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Jacqueline (Johnson) Peta, executive director of the National Congress of American Indians and member of Sealaska Corporation’s board of directors, sprinkles goose down on a traditional blanket at a...
Excavations between 2002 through 2011 at Hare Harbor have shown that this site was a whaling and fishing station occupied by Basque and Inuit assistants ca. 1680-1730. Archaeologists have uncovered a...
As Chilton prepared the cedar for carving, he noticed a raven with an injured wing watching. Later, as he carved the canoe in Juneau, he again noticed a raven with an injured wing looking on. He...
Decorated ceremonial regalia—like this eagle claw holding a salmon, and the sculpin headdress—symbolize the importance of ocean fish to Native communities. More about raven spirit can be found in our...
Master carver Douglas Chilton rides at the prow of his creation—the Raven Spirit canoe—at its ceremonial launch in Washington, D.C. The canoe is now on display in the Smithsonian’s Sant Ocean Hall...
Douglas Chilton uses traditional carving tools to shape the Raven Spirit canoe. Chilton—a master carver and member of the Tlingit Nation—transformed the log into a 26-foot-long, traditional...
November is American Indian Heritage Month . Mark the occasion by learning about the Raven Spirit Canoe , a craft that was carved in Alaska by master carver Douglas Chilton of the Tlinget Nation. The...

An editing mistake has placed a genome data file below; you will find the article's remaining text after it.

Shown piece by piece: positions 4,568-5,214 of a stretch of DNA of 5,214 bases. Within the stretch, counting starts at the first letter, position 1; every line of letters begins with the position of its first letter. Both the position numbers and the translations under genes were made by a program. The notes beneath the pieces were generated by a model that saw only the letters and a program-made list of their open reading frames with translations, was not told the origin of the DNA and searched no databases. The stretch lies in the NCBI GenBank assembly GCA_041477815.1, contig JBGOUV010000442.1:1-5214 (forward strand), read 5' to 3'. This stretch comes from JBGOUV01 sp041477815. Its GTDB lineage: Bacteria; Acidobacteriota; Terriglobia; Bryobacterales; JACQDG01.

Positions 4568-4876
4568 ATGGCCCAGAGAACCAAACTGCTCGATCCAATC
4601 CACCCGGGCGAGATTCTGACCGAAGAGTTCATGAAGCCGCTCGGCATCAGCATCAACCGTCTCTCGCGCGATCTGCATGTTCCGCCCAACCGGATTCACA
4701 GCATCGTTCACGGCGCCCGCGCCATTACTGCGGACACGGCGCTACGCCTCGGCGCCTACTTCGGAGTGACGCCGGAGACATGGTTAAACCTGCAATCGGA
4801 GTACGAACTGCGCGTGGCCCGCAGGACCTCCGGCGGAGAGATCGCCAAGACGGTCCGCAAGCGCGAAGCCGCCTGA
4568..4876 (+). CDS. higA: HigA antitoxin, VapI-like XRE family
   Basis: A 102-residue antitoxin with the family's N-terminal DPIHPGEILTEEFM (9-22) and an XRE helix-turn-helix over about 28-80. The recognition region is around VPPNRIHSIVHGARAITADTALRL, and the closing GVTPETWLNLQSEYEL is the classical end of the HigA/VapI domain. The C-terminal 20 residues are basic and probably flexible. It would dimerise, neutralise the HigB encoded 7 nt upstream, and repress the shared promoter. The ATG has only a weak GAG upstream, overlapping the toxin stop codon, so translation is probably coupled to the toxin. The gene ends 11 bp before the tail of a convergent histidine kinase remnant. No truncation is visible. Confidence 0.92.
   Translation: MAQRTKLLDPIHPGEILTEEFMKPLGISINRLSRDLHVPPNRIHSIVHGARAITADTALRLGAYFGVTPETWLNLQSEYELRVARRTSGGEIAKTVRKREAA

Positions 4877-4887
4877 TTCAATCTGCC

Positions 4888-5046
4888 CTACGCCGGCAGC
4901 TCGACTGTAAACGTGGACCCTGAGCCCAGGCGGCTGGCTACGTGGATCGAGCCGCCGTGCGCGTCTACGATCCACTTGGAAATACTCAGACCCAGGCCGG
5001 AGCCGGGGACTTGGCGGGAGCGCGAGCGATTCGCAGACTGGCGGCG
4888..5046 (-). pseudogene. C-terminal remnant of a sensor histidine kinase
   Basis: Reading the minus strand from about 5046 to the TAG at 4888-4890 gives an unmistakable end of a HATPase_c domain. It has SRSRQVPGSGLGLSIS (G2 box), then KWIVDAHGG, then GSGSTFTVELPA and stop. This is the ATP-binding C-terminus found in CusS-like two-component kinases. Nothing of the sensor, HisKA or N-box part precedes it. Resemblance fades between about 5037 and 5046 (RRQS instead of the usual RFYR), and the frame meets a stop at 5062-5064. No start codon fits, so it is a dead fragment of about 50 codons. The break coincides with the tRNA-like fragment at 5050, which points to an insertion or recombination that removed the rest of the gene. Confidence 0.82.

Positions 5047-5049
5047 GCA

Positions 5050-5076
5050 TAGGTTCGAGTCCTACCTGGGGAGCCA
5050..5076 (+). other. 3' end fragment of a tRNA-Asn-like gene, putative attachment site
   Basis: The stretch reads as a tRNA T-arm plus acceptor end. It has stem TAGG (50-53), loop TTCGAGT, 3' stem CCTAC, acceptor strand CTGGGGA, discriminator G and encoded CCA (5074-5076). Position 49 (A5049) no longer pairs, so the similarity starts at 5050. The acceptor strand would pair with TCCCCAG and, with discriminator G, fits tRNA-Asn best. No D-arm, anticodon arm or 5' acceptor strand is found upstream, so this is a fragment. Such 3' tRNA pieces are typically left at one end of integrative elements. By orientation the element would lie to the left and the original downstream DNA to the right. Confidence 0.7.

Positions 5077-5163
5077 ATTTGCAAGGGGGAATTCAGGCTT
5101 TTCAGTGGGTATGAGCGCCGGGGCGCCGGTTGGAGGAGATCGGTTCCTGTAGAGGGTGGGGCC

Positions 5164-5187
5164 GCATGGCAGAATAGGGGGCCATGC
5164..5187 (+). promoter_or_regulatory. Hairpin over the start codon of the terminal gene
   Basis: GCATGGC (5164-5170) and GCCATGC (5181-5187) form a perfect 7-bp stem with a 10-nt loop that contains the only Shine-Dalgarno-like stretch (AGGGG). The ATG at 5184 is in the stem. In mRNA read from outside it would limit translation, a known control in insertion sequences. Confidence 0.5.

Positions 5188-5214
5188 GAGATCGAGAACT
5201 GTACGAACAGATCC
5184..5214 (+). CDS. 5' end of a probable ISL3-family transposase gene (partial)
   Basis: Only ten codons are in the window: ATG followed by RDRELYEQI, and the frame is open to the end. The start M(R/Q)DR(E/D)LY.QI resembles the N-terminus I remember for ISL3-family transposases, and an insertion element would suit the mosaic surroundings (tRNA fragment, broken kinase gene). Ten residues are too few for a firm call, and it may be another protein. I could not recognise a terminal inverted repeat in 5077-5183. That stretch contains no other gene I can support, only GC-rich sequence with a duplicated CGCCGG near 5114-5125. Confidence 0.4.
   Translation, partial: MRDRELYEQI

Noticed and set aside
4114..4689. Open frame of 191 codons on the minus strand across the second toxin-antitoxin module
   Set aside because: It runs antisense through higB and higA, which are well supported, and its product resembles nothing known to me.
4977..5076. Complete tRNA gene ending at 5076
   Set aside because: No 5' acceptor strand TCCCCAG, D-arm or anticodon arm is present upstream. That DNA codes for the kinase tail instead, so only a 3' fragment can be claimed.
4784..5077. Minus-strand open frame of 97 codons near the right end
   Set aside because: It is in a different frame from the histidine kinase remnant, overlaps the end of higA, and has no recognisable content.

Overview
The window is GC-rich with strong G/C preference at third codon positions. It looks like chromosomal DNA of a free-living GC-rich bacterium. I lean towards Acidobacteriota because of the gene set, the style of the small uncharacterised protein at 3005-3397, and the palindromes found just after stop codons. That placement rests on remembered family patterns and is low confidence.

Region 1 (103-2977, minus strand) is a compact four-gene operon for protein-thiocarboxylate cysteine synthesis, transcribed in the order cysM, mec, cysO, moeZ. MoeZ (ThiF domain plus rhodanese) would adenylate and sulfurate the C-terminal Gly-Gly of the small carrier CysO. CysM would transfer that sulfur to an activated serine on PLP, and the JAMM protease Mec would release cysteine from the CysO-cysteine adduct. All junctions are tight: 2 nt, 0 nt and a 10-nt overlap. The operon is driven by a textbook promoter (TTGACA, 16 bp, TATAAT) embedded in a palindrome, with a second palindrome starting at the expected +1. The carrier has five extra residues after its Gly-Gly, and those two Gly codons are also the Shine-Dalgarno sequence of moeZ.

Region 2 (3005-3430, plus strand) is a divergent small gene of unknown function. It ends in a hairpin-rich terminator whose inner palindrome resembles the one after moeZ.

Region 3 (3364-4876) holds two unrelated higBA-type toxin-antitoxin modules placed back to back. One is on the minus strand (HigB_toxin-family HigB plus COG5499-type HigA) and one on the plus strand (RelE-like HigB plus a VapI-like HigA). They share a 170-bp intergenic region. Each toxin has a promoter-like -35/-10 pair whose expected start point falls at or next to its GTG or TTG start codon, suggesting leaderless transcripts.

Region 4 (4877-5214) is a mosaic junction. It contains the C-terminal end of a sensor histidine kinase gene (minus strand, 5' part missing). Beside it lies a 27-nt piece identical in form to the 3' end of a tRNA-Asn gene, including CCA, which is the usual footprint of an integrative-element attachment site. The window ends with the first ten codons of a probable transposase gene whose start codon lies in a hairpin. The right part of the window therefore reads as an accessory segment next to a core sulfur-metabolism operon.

Sometimes the “Watcher,” a raven with an irregular wing, monitored carver Douglas Chilton’s progress on the canoe from an overhead perch. More about raven spirit can be found in our Raven Spirit...
Boats Connect Us to the Ocean More than any other objects, boats symbolize human connection to the ocean. As you look through the center of the Ocean Hall, past the model right whale , you can see a...
Smithsonian surveys along the lower north shore of Hare Harbor in Quebec, Canada have revealed evidence of a long history of Native American occupation, beginning with the Maritime Archaic Indian...
Members of the Squamish Nation paddle their canoe to a 1997 festival celebrating traditional Native canoe arts. Native peoples of the Northwest Coast believe each canoe has its own spirit. Designs on...
When a new canoe is put in the water, elders bless it with lighted sage, song, and traditional dances. Some canoes also receive a name. More about raven spirit can be found in our Raven Spirit...
Members of the Tlingit Nation celebrate the September 2008 opening of the Smithsonian’s Sant Ocean Hall. More about raven spirit can be found in our Raven Spirit featured story.
To people living in warm climates, all ice looks the same. But if you live day-in and day-out on sea ice, like the Inupiaq people of Alaska, you would find that there are many kinds of ice, all...
Sea ice is typically viewed as the domain of physical and natural scientists, the oceanographers, marine biologists, climate modelers, and navigators of the world. It is easy to forget another...
At a ceremony on the edge of the Potomac River in Washington, D.C., Douglas Chilton and other members of the Native community officially name the canoe Raven Spirit and launch the craft. More about...
With the sun in its beak, a raven figurehead points the way for the Raven Spirit canoe, now on display at the Smithsonian Institution. More about raven spirit can be found in our Raven Spirit...
Using traditional tools, master carver Douglas Chilton of the Tlingit Nation chisels a red cedar log from the Alaska forest, gradually shaping it into a canoe. More about raven spirit can be found in...
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